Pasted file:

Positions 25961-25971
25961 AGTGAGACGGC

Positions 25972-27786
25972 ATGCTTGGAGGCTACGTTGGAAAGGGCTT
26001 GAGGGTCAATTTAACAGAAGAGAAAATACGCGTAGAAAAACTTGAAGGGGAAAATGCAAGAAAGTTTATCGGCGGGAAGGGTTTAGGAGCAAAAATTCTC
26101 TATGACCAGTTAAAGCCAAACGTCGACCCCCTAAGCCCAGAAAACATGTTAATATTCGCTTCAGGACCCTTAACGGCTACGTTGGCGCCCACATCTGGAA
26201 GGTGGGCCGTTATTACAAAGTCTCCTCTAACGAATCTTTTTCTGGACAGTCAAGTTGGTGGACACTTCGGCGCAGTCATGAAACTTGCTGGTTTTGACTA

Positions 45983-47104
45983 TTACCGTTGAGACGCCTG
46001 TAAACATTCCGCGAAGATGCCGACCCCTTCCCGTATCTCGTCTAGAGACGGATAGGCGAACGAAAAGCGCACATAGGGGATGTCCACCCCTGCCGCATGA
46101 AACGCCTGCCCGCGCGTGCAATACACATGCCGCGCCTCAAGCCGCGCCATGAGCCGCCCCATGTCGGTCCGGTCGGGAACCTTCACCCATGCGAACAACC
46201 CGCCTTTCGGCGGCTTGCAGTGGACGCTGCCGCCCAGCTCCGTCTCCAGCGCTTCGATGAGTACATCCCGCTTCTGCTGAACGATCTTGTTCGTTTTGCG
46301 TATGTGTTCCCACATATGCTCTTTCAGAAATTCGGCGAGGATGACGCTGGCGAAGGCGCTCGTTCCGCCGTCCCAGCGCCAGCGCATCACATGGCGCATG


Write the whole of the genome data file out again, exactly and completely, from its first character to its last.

Positions 25961-25971
25961 AGTGAGACGGC

Positions 25972-27786
25972 ATGCTTGGAGGCTACGTTGGAAAGGGCTT
26001 GAGGGTCAATTTAACAGAAGAGAAAATACGCGTAGAAAAACTTGAAGGGGAAAATGCAAGAAAGTTTATCGGCGGGAAGGGTTTAGGAGCAAAAATTCTC
26101 TATGACCAGTTAAAGCCAAACGTCGACCCCCTAAGCCCAGAAAACATGTTAATATTCGCTTCAGGACCCTTAACGGCTACGTTGGCGCCCACATCTGGAA
26201 GGTGGGCCGTTATTACAAAGTCTCCTCTAACGAATCTTTTTCTGGACAGTCAAGTTGGTGGACACTTCGGCGCAGTCATGAAACTTGCTGGTTTTGACTA

Positions 45983-47104
45983 TTACCGTTGAGACGCCTG
46001 TAAACATTCCGCGAAGATGCCGACCCCTTCCCGTATCTCGTCTAGAGACGGATAGGCGAACGAAAAGCGCACATAGGGGATGTCCACCCCTGCCGCATGA
46101 AACGCCTGCCCGCGCGTGCAATACACATGCCGCGCCTCAAGCCGCGCCATGAGCCGCCCCATGTCGGTCCGGTCGGGAACCTTCACCCATGCGAACAACC
46201 CGCCTTTCGGCGGCTTGCAGTGGACGCTGCCGCCCAGCTCCGTCTCCAGCGCTTCGATGAGTACATCCCGCTTCTGCTGAACGATCTTGTTCGTTTTGCG
46301 TATGTGTTCCCACATATGCTCTTTCAGAAATTCGGCGAGGATGACGCTGGCGAAGGCGCTCGTTCCGCCGTCCCAGCGCCAGCGCATCACATGGCGCATG